Why Homeownership is an Investment Strategy
The number of middle aged people who rent in the United Kingdom has doubled since 2006. The reason? Rising housing prices have caused home buying, especially for families that have child expenses, to be pushed to the back end of people’s financial goals. BBC reports that “a record 1.8 million families with children rent privately, up from 600,000 15 years ago”. This is indicative of a larger problem currently being faced by people living in western countries, which is the inability to save money and accumulate wealth. Our budgeting guide is an extremely effective way to ensure you’re making the most of your money, but long-term investments should also be a necessary feature of any family’s financial plan. Homeownership is an extremely effective way to grow wealth and the homebuying process (especially for first-time home buyers) should be prioritized in every family’s budget.
With rental payments, your money essentially disappears (or actually ends up into the hands of your property owner). Nothing is retained from rent. With homeownership, your mortgage payments go into the equity of your house. The only portions of these payments that aren’t being invested into equity are primarily from taxes and loan interest. In 30 years, when the kids are all moved out, the house will be an asset likely worth more than you paid for it. In the UK the average housing value is currently £230,776. For homeowners that have fully paid their mortgage off, that’s a big chunk of money! Especially compared to renters who don’t own a home.
Being a Property Owner
For the average person, being a landlord might be the ultimate long-term investment strategy. It doesn’t require massive amounts of capital and it provides a high return on investment. Not only does someone else’s rent pay off your mortgage and build equity into your property, but it will most likely put some extra money in your pocket each month as well! It’s important to first analyze the property and rental potential in order to make a decision that aligns with your financial situation. But buy-to-let loans are great ways to afford investment properties when you don’t have the capital.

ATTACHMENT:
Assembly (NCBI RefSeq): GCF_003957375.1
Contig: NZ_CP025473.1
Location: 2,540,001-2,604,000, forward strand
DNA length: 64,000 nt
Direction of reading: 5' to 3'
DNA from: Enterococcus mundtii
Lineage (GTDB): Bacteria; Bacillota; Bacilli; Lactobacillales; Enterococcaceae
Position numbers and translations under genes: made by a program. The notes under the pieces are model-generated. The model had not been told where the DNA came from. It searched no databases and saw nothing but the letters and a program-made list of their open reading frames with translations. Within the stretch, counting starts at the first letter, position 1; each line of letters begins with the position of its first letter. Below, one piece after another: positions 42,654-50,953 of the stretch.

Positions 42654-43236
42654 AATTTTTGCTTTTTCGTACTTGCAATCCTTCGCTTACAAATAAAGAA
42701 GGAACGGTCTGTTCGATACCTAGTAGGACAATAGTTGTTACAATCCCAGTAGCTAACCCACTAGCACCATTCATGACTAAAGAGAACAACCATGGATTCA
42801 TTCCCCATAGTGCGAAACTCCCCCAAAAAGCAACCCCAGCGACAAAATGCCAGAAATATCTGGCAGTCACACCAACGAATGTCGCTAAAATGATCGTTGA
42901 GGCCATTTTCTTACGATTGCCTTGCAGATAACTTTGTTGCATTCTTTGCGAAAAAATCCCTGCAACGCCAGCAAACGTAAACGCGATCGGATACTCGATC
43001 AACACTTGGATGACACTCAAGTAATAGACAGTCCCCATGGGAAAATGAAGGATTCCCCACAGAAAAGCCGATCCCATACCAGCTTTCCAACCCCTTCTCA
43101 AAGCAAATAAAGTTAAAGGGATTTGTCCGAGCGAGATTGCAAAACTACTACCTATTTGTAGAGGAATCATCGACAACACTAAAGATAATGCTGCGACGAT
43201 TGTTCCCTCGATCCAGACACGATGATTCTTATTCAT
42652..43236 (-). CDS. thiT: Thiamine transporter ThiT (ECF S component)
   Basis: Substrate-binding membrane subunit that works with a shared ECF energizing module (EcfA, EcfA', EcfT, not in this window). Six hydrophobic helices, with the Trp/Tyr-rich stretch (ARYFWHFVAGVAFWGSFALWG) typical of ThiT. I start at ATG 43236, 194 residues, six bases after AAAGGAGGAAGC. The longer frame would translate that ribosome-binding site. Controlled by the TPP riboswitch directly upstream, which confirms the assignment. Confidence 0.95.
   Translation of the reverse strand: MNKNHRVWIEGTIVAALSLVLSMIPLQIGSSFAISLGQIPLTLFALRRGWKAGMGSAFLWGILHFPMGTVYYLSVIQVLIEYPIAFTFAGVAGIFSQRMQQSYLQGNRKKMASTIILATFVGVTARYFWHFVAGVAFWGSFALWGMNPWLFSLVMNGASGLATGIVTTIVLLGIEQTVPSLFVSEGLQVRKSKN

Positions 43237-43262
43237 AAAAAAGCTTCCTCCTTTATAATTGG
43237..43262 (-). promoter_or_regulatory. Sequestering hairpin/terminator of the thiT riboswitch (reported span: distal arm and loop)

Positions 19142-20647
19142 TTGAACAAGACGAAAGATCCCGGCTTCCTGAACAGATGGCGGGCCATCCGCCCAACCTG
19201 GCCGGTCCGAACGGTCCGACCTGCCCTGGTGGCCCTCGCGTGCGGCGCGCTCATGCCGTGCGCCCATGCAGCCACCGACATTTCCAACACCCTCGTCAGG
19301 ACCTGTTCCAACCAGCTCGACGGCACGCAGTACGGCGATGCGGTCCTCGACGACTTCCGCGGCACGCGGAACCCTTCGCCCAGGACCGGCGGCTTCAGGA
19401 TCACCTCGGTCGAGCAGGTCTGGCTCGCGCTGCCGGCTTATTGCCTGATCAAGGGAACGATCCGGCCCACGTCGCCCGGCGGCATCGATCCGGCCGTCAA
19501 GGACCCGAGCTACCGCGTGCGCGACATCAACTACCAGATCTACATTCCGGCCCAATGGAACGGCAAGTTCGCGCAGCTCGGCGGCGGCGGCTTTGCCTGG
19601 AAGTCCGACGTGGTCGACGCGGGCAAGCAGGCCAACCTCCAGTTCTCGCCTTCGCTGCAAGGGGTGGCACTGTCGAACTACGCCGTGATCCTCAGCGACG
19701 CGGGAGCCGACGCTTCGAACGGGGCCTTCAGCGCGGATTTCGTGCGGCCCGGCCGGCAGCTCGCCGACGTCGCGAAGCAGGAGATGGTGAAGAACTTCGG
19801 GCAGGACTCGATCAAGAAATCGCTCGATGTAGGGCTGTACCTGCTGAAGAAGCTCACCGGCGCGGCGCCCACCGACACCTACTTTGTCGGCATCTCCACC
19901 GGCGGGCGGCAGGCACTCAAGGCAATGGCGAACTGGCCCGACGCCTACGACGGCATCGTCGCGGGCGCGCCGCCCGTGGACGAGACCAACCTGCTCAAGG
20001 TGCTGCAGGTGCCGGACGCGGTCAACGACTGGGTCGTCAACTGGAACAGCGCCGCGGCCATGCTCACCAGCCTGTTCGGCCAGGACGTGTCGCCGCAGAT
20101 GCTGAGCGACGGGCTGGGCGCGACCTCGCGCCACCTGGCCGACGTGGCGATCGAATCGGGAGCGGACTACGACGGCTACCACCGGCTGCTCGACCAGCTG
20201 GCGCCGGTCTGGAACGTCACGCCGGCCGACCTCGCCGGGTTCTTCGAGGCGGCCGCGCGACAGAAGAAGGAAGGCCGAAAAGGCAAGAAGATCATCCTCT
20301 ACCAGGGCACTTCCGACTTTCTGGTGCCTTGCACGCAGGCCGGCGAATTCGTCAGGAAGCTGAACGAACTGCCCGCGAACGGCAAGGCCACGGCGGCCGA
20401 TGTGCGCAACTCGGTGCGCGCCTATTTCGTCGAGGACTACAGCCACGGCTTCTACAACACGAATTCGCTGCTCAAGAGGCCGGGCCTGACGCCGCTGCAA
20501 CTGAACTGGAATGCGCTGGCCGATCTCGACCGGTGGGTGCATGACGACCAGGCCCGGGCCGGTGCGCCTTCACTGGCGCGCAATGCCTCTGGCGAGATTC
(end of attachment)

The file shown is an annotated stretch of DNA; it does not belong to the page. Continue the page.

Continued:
When it’s Okay to Rent
One situation that makes a case for renting has to do with the length of time the individual plans on living in that location. There are some initial costs when purchasing a home that might warrant renting a property if your plan is to only stay in a location for a short period of time (less than two years) which could cost up to £4000. Moreover, with renting, the landlord is financially responsible for maintaining the property and repairing any appliances or equipment that may break. Depending on the age of the house these expenses could be expensive or non-existent.